In March 2017, negotiations started at the United Nations for a treaty banning nuclear weapons. During the first round of negotiations the core prohibitions to be included in the new legal instrument were discussed. There was a general understanding that the treaty should contain clear and comprehensive prohibitions to outlaw nuclear weapons. The draft text, released by Ambassador Whyte on 22 May, provides a strong basis for such a categorical prohibition. However the text could be strengthened in a number of areas. One way to strengthen the text is to include an explicit reference to financing in the first article dealing with assistance. This paper addresses some of the questions raised about such a reference, and provides some information on best practices to support that inclusion.

Why include a prohibition on financing?

The inclusion of a prohibition on financing will build on existing international law by making explicit the growing understanding in the international community that financing constitutes a form of assistance.[i] It will also strengthen and make more effective the nuclear weapons prohibition by limiting the flow of capital to the companies involved in nuclear arsenals and thereby hampering production of nuclear weapons. It would be in line with the intents and purpose driving the nuclear ban treaty, as it not only effectively prohibits these weapons but also extends the logic of outlawing nuclear weapons to the financial sector.


The inclusion of financing would provide clarity to both states parties and financial institutions[ii]. This signalling function is important to financial institutions. Many in the financial sector now use the Non-Proliferation Treaty as a justification for continuing to provide capital to companies involved in the nuclear weapons programmes of the NPT recognised nuclear armed states. These financial institutions, not unlike some of those states, argue that nuclear weapons are not actually illegal for them. Just as the Convention on the Prohibition of Nuclear Weapons is addressing other legal gaps, it will also remove any uncertainties for the financial sector by clearly establishing the illegality of any stockpiling or retention of nuclear weapons.

The relationship between the nuclear weapon production and financial industries is greater than commonly thought. Financial institutions provide crucial and necessary support to companies, so that they are able to carry out projects like producing key components for nuclear weapons. Most nuclear armed states rely on private companies for the production, maintenance and modernization of their nuclear weapons. Publicly available documentation shows private companies are involved in the nuclear arsenals of, at least, France, India, Israel, the United Kingdom and the United States. When financial institutions invest in companies associated with nuclear weapon production, they provide the financing that is needed for the projects that are currently making these weapons more likely to be used while increasing their kill capacity.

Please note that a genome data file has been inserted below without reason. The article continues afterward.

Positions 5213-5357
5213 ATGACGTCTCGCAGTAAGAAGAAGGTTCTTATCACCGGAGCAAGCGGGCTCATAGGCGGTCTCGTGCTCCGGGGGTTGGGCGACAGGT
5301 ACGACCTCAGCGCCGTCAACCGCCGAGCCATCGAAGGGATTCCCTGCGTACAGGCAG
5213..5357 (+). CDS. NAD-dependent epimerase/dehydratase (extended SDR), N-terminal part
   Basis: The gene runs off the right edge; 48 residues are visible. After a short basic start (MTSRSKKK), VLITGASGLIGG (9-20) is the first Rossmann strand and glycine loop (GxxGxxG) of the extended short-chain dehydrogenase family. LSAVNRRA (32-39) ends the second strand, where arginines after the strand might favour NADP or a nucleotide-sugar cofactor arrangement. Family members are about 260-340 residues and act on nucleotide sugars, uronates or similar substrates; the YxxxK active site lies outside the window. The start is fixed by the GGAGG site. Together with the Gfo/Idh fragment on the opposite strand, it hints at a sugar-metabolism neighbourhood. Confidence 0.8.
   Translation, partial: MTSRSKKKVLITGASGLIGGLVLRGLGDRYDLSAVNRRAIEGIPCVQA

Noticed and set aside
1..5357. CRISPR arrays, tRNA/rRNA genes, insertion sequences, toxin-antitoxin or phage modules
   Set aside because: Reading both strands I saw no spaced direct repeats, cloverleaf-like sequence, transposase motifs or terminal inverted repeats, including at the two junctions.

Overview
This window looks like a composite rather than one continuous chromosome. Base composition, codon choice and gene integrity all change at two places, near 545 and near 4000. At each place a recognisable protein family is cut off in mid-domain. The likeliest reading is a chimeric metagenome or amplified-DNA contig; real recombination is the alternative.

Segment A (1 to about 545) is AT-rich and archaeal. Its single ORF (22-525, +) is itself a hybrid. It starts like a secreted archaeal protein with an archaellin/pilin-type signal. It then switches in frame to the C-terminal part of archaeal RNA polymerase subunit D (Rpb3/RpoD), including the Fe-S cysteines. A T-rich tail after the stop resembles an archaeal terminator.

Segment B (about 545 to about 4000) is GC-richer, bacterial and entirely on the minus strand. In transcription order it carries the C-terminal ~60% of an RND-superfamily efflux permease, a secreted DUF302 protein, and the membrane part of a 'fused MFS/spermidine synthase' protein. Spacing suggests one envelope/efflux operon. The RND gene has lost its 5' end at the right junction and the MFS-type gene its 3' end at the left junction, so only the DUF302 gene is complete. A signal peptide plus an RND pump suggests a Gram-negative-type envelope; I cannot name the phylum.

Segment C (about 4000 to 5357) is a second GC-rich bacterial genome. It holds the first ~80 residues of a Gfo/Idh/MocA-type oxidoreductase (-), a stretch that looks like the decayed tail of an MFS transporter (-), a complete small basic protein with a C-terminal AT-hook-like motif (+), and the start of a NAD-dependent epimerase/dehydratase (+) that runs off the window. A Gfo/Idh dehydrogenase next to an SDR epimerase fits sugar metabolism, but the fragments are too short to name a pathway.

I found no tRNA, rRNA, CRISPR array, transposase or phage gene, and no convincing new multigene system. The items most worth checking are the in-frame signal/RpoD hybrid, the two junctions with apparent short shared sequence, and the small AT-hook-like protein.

Financial institutions have a choice, and many already choose not to invest in companies associated with the production of weapons that are designed to violate international humanitarian law when they are used. However, there are still hundreds of financial institutions that continue investing and a clear prohibition on this type of assistance can facilitate and compel divestment.

Best practices for implementation

The most easily negotiable and implementable option would be to include a clear and concise financing prohibition in the assistance paragraph. This then clarifies any ambiguities and puts a clear obligation on states to positively assess their roles and responsibilities in terms of all types of assistance they may be providing. The details for implementation should be left to national measures (including legislation). There are a number of advantages to such an approach, including the ability for states to adapt to national contexts, clarification of any ambiguities about this part of assistance as well as removing the need for extensive negotiations about detailed and technical financing definitions.

  1. Adapt to national context & consolidate obligations

Previous experiences have shown states are well placed to implement general financing prohibitions in their national contexts. For example, research by PAX shows that 10 states have already adopted national legislation prohibiting investments in cluster munitions[iii], understood to be prohibited by the ‘assistance’ provision in the Convention on Cluster Munitions. Some states have also already done so for the financing of nuclear weapons. In Australia and New Zealand it is a crime for a person or company to facilitate nuclear weapons manufacture anywhere in the world. In both countries a company is also prohibited from providing services, including lending money, to another company if it can reasonably suspect that the services provided will contribute to a WMD program. In Switzerland, the Swiss War Materials Act prohibits direct investment in nuclear weapons producers. Liechtenstein implements the same legislation.

Implementing a prohibition on financing as part of the assistance clause of the nuclear weapons prohibition through national legislation also allows states to consolidate their obligations under other existing prohibitions and restrictions on financing, from UN Security Council Resolution 1540 to the International Convention for the Suppression of the Financing of Terrorism. Best practices on national implementation could be shared at meetings of states parties and assistance with implementation measures could be asked for and provided, should States choose to do so.